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By Andrew
Voyager: the space explorers that are still boldly going to the stars

Nasa's two Voyager ships have reached the edge of the solar system – and their incredible 35-year journey is far from over.

Voyager 2 passed Jupiter in 1979. Ten years later, after observing Neptune,
it began its journey out of the solar system. Composite: BBC2

The year 1977 was an important one for music. Fleetwood Mac's Rumours and the Sex Pistols' Never Mind the Bollocks were released. Elvis left the building for the last time, dying at the age of only 42. But amid all this rock'n'roll history another less celebrated but far more significant album was quietly being made.

Fashioned from copper rather than vinyl, and plated with gold for longevity, The Sounds Of Earth was compiled by the American astronomer Carl Sagan. It was a broader range of music than most of the other albums released that year, aiming to encapsulate 5,000 years of human culture; from an Australian Aborigine song and an Indian raga to Azerbaijani bagpipes, bamboo flutes, Bach, Beethoven and Chuck Berry...

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Source: Guardian Science
Voyager: A space odyssey – in pictures
Wikipedia: Voyager program
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By ChrisS
Really nice and profound article.
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By Andrew
NASA Voyager 1 Encounters New Region in Deep Space


PASADENA, Calif. -- NASA's Voyager 1 spacecraft has entered a new region at the far reaches of our solar system that scientists feel is the final area the spacecraft has to cross before reaching interstellar space.

Scientists refer to this new region as a magnetic highway for charged particles because our sun's magnetic field lines are connected to interstellar magnetic field lines. This connection allows lower-energy charged particles that originate from inside our heliosphere -- or the bubble of charged particles the sun blows around itself -- to zoom out and allows higher-energy particles from outside to stream in. Before entering this region, the charged particles bounced around in all directions, as if trapped on local roads inside the heliosphere.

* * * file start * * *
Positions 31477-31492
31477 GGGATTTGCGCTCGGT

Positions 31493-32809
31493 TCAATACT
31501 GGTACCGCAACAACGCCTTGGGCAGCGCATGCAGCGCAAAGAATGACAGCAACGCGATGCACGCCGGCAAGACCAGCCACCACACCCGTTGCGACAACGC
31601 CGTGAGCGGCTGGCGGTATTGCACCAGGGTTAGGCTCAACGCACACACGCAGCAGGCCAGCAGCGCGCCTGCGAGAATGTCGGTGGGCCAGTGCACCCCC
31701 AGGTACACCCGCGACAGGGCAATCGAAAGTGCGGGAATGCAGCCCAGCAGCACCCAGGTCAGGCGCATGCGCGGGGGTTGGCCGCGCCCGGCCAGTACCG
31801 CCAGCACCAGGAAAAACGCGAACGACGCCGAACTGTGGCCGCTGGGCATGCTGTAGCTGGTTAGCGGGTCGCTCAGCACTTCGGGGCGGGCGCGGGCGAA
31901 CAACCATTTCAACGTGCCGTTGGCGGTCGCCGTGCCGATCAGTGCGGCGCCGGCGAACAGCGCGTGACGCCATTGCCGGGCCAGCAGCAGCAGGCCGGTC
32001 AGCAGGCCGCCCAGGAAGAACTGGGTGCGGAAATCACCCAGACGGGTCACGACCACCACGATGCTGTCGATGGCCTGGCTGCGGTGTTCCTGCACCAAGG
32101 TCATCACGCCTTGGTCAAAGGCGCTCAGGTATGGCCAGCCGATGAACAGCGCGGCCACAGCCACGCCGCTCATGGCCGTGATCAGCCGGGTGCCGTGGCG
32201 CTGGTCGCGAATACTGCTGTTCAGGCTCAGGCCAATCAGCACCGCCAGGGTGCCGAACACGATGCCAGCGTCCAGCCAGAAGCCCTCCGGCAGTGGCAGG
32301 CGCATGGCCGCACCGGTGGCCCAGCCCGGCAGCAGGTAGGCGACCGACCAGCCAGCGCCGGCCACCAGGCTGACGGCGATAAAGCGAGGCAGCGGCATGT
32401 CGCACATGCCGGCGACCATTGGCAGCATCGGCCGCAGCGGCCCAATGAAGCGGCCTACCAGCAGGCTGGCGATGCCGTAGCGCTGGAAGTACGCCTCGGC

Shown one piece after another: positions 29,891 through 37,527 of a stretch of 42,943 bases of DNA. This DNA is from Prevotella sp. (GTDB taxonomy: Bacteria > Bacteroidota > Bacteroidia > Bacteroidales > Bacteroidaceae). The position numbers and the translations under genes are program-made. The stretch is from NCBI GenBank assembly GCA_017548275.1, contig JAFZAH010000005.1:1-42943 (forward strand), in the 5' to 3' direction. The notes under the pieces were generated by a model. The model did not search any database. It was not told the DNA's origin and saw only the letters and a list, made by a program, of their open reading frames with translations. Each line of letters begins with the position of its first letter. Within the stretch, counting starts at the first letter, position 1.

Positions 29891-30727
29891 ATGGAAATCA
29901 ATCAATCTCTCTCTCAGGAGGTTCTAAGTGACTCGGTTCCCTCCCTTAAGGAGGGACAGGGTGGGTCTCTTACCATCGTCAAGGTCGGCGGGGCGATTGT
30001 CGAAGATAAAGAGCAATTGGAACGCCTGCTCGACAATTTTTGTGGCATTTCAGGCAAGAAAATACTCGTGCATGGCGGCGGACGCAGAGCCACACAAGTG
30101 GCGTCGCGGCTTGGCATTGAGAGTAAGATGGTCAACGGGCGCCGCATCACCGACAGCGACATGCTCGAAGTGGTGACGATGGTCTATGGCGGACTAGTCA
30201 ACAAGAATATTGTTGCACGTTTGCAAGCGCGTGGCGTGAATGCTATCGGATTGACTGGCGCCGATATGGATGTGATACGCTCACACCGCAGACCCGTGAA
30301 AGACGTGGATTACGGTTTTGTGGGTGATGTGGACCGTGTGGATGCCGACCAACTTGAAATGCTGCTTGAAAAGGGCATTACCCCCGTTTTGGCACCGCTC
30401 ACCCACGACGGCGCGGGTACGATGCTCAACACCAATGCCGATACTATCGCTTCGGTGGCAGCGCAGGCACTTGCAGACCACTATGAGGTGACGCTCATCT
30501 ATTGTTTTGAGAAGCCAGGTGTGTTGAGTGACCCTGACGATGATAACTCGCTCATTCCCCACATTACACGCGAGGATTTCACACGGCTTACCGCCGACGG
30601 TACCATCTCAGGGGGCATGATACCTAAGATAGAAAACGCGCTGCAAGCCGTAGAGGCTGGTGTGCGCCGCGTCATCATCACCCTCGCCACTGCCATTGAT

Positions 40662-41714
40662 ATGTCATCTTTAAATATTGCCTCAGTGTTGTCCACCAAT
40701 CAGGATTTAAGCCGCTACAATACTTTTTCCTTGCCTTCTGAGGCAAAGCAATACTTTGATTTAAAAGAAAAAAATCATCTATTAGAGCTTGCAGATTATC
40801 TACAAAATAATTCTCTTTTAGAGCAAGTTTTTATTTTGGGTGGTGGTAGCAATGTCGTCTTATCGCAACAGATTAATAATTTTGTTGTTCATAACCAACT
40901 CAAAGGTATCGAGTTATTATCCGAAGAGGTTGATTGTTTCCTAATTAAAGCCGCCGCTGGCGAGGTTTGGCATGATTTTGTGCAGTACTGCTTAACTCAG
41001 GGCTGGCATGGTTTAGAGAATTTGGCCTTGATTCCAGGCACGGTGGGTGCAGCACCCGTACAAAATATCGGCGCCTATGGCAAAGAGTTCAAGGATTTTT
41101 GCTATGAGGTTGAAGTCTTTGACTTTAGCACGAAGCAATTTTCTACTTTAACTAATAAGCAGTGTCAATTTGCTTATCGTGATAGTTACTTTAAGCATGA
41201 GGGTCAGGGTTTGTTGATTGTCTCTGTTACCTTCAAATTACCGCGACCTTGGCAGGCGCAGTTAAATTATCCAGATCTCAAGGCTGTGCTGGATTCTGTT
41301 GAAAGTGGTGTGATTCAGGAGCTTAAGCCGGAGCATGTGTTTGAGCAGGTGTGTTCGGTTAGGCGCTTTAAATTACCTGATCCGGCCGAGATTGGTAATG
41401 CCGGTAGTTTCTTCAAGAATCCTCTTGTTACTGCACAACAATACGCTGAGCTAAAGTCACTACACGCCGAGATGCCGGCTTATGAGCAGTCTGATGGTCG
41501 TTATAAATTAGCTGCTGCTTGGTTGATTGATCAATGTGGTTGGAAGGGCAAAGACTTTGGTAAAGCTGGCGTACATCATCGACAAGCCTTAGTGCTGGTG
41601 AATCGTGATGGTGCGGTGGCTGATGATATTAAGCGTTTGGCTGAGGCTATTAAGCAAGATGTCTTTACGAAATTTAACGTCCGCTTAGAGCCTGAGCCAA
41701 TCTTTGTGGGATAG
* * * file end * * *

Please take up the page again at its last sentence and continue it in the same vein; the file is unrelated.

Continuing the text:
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Source: NASA
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By Andrew
Voyager probe 'leaves Solar System'

The Voyager-1 spacecraft has become the first manmade object to leave the Solar System.

Scientists say the probe's instruments indicate it has moved beyond the bubble of hot gas from our Sun and is now moving in the space between the stars.

Launched in 1977, Voyager was sent initially to study the outer planets, but then just kept on going.
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Source: BBC News Science & Environment
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By Andrew
Nasa's Voyager 2 sends back its first signal from interstellar space

Nasa craft is second to travel beyond heliosphere but will give most detailed data yet.


Twelve billion miles (19.3bn km) from Earth, there is an elusive boundary that marks the edge of the sun’s realm and the start of interstellar space. Voyager 2, the longest-running space mission, has finally crossed that frontier 42 years after its launch and beamed back a faint signal from the other side.

The Nasa craft is the second ever to travel beyond the heliosphere, the bubble of supersonic charged particles streaming outwards from the sun. Despite setting off a month ahead of its twin, Voyager 1, it crossed the threshold into interstellar space seven years behind, after taking the scenic route across the solar system and providing what remain the only close-up images of Uranus and Neptune.

Click here to read the rest of the article from The Guardian